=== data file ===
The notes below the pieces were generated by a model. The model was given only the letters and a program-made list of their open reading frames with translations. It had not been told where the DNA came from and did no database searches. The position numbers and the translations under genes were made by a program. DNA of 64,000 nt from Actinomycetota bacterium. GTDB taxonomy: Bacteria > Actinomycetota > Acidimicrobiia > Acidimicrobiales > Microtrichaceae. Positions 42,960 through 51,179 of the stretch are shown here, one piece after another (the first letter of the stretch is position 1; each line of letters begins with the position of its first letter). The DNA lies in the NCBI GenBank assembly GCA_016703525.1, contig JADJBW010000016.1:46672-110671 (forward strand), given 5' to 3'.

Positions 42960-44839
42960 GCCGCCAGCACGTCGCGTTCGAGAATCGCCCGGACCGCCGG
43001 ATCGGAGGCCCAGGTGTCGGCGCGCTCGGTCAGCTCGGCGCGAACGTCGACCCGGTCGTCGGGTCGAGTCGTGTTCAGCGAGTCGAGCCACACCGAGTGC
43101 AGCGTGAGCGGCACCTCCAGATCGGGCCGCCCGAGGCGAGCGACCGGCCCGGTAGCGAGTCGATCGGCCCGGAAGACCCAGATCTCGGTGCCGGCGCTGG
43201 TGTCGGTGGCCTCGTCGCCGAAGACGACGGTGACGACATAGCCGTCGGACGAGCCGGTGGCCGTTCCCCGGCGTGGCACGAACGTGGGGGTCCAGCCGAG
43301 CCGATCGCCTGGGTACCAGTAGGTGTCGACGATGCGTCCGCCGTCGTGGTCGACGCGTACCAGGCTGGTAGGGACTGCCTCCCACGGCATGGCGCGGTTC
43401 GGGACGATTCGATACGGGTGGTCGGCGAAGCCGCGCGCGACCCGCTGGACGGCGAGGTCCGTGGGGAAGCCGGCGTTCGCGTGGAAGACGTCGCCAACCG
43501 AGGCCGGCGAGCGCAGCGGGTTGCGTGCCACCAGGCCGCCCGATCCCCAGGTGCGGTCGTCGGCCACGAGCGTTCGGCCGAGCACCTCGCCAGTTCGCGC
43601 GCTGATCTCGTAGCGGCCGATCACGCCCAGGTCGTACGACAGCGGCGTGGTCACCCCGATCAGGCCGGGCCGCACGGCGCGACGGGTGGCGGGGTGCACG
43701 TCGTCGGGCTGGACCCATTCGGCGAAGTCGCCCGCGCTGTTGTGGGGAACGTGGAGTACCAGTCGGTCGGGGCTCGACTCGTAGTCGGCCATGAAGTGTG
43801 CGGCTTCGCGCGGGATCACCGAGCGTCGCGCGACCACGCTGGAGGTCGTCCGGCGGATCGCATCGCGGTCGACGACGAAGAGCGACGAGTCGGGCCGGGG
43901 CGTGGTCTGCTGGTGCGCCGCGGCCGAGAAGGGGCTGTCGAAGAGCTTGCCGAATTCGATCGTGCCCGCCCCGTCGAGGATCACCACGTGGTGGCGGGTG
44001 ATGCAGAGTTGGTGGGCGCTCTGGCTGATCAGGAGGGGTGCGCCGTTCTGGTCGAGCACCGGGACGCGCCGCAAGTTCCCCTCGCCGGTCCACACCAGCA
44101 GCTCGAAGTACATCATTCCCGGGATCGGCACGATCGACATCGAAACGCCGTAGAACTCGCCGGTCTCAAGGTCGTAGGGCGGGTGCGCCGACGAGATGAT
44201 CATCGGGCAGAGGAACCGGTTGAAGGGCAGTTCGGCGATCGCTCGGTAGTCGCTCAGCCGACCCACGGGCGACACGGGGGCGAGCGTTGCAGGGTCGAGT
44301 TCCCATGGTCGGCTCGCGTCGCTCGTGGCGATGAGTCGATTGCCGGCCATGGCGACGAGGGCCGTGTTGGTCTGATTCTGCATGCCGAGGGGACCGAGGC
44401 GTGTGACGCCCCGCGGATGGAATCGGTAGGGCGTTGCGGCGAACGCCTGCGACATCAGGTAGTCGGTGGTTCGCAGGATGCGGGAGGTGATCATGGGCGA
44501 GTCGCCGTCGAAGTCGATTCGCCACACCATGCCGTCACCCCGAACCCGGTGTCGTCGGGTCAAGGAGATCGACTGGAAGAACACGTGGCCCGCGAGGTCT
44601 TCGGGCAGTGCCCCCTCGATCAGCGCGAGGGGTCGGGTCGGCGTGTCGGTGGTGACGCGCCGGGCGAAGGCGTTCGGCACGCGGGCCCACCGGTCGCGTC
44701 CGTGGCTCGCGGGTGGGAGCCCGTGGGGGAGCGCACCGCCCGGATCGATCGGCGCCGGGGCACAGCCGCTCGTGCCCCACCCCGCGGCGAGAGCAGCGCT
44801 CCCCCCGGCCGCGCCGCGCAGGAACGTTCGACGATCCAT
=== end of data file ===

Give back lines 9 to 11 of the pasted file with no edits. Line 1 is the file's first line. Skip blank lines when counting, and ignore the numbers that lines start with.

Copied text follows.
43501 AGGCCGGCGAGCGCAGCGGGTTGCGTGCCACCAGGCCGCCCGATCCCCAGGTGCGGTCGTCGGCCACGAGCGTTCGGCCGAGCACCTCGCCAGTTCGCGC
43601 GCTGATCTCGTAGCGGCCGATCACGCCCAGGTCGTACGACAGCGGCGTGGTCACCCCGATCAGGCCGGGCCGCACGGCGCGACGGGTGGCGGGGTGCACG
43701 TCGTCGGGCTGGACCCATTCGGCGAAGTCGCCCGCGCTGTTGTGGGGAACGTGGAGTACCAGTCGGTCGGGGCTCGACTCGTAGTCGGCCATGAAGTGTG